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UK & EU Make Agreement on Northern Irish Border Issue

Ziryan Aziz explains the importance of the Irish border settlement in the Brexit Agreement

Photo by David Geib

One could imagine sighs of relief, endless rounds of handshakes and fatigued smiles as one of the most contentious issues of Brexit was finally resolved. On Tuesday 8th December 2020, the Joint Committee in Brussels – the UK–EU body responsible for overseeing the Withdrawal Agreement – reached a final agreement on how the EU-UK border with Ireland will function. The terms came into effect on 1st January 2021 when Brexit was officially finalised.

According to Mr Šefčovič, the EU Commissioner leading the EU negotiation team, “one big obstacle” was removed from the Brexit talks once the border dispute was resolved. His UK counterpart, Michael Gove, praised the settlement as having “agreed stability and security for Northern Ireland”, as the country will now be able to enjoy “the best of both worlds”, with access to both the EU’s Single Market and the UK internal market. Above all else, the agreement has avoided the reimplementation of a hard border between the nations.

Why is the Border so Important?

The agreement signed in December sought to overturn a proposal in the former version of the Internal Market Bill which detailed that there would have to be some sort of physical vehicle checks when crossing the border because of trading regulations. Instead, both sides agreed that these checks would be contentious and impractical so would not be implemented, but that Northern Ireland would follow some EU laws surrounding customs and standards.

Even before the Brexit referendum in 2016, concerns about how a post-Brexit UK would tackle the issue of the border with Ireland dominated Brexit discussions. The question of maintaining peace between the UK and the Republic was paramount throughout talks in light of the turmoil between the countries during the Troubles of the last century.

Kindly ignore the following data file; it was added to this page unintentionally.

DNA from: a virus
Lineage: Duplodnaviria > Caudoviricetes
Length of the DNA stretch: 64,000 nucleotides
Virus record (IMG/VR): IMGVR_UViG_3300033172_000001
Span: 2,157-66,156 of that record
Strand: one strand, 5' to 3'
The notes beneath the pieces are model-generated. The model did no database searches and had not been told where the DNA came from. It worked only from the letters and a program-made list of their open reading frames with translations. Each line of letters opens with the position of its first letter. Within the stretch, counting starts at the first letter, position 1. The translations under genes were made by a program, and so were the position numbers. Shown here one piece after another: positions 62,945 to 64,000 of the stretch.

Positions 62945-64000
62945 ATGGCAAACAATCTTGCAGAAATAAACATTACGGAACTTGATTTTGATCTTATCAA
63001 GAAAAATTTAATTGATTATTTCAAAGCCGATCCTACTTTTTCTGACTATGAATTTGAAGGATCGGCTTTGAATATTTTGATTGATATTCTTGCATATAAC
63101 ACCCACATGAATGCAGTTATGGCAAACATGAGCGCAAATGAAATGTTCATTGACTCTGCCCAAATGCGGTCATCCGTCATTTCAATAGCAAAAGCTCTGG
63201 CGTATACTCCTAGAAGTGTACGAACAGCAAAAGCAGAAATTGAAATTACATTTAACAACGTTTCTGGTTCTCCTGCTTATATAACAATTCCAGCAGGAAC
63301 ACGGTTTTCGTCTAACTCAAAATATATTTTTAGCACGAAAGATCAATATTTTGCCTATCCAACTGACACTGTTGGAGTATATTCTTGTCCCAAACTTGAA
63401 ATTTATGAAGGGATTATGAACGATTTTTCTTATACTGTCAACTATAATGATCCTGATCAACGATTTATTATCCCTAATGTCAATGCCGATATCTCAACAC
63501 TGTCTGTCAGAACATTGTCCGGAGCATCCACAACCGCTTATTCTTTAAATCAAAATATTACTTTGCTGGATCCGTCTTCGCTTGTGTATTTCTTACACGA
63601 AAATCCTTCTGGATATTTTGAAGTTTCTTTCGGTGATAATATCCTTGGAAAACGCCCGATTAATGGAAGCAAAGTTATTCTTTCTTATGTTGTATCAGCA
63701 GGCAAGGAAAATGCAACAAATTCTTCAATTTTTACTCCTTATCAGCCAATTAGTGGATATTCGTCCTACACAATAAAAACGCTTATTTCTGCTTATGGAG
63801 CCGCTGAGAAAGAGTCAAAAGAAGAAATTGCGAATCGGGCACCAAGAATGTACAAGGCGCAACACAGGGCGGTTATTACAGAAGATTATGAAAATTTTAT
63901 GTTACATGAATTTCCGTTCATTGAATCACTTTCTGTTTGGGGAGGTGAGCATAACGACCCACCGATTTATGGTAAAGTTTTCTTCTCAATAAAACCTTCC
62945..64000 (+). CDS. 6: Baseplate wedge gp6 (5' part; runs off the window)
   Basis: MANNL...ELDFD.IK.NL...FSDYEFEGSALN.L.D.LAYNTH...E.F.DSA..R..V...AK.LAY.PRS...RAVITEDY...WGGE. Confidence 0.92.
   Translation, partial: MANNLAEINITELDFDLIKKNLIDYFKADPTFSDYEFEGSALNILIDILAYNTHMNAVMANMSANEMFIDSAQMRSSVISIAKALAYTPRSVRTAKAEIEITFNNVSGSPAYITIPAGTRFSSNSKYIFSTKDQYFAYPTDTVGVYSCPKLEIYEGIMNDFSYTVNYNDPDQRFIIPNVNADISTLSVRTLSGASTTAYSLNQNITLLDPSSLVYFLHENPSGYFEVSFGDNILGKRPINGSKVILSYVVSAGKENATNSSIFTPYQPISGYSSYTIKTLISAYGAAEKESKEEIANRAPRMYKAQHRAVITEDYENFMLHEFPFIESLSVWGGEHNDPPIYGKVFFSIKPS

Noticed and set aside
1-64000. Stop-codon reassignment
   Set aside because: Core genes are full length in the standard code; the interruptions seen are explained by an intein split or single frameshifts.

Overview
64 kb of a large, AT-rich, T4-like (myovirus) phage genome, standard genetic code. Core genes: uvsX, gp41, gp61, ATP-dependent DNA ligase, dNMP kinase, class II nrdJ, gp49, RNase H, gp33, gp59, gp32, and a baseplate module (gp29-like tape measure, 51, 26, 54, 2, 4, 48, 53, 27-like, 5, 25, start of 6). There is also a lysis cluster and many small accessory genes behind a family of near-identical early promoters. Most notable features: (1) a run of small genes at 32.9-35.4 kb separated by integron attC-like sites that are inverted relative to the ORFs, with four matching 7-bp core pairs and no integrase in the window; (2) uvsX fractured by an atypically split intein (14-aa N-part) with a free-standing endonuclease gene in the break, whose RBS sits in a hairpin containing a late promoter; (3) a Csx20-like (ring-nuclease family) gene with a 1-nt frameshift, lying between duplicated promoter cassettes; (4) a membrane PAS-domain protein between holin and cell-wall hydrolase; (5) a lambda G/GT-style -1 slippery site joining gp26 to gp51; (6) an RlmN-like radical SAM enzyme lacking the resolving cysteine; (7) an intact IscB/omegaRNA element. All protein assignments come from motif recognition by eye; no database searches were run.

From the 1960s up until 1998, Northern Ireland was rocked with violence, riots, and bombings as armed groups from the Catholic minority and Protestant majority fought in the streets over whether Northern Ireland should be part of the United Kingdom or the Republic of Ireland. Communities and neighbourhoods were divided along sectarian and political lines, and people lived in a climate of fear, waiting for the next attack.

Whilst the Troubles are now over, the dispute between nationalists and unionists is very much alive, and before this agreement, there was concern that a hard border would reignite resentment between the two sides and the conflict would explode once more.

As was agreed in the Good Friday Agreement of 1998 – a peace plan that looked to bring compromise and stability between the countries – the border between Northern Ireland and the Republic of Ireland would entail no checks, no tolls, no cameras, and in many places no signs along the border. A major concern was that without an agreement reinforcing this in the Brexit settlement, tighter checks and border infrastructure may have been installed, and the peace which took so long to be founded would be undermined.

The Recent Agreement

Whilst the full details of the agreement are yet to be released, key points from the command paper provided by the government detail what is understood to have been agreed so far.

It is understood that as a temporary measure, any goods currently in circulation within Northern Ireland will be considered ‘qualified goods’ and will be allowed unregulated entry to Great Britain. However, come late-2021, goods arriving at seaports and airports destined for Great Britain will need to be ‘checked in’ by traders with ‘qualifying status’, but without the need to sign export declarations. This suggests that Northern Ireland will ultimately see no change in its land border situation, but goods being exported to the rest of the UK and the EU will have to go through the necessary checks at ports and airports before arriving.

Further points include allowing EU officials to be based at ports and airports for ‘supervision’. EU state aid will continue to be provided for Northern-Ireland-only businesses as well as for limited use in agriculture and fisheries.

What these talks have highlighted is that it is possible to find a middle ground in negotiations that appeared to be non-negotiable. Whilst controversial, the settlement of the rest of the Brexit trade deal just before the deadline suggests the break with the EU may not be as futile as anticipated. For Northern Ireland, a sense of stability has, for the time being, been achieved.


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